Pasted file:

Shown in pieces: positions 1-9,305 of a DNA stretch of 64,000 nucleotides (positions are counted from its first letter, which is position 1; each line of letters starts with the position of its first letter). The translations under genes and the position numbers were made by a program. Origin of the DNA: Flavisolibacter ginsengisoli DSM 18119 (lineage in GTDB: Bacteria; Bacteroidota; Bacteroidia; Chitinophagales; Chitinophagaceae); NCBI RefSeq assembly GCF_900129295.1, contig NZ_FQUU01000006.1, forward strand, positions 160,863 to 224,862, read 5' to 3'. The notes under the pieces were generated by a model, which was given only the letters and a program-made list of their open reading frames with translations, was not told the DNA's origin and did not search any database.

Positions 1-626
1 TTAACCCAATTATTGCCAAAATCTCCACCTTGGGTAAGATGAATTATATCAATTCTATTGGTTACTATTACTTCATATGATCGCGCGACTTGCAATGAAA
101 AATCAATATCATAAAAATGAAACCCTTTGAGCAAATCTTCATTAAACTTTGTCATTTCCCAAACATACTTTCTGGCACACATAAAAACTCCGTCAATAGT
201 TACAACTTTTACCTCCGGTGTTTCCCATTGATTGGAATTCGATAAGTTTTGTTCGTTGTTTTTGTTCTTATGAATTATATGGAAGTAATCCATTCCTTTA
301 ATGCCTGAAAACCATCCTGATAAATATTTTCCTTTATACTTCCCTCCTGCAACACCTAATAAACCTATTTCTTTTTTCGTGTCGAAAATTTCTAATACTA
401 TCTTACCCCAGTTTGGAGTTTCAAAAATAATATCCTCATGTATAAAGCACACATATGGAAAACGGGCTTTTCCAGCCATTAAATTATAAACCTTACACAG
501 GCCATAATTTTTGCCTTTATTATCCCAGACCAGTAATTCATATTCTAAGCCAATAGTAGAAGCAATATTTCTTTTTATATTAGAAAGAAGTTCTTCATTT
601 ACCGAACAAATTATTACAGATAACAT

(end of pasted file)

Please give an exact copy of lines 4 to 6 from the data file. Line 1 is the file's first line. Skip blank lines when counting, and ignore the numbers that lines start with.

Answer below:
101 AATCAATATCATAAAAATGAAACCCTTTGAGCAAATCTTCATTAAACTTTGTCATTTCCCAAACATACTTTCTGGCACACATAAAAACTCCGTCAATAGT
201 TACAACTTTTACCTCCGGTGTTTCCCATTGATTGGAATTCGATAAGTTTTGTTCGTTGTTTTTGTTCTTATGAATTATATGGAAGTAATCCATTCCTTTA
301 ATGCCTGAAAACCATCCTGATAAATATTTTCCTTTATACTTCCCTCCTGCAACACCTAATAAACCTATTTCTTTTTTCGTGTCGAAAATTTCTAATACTA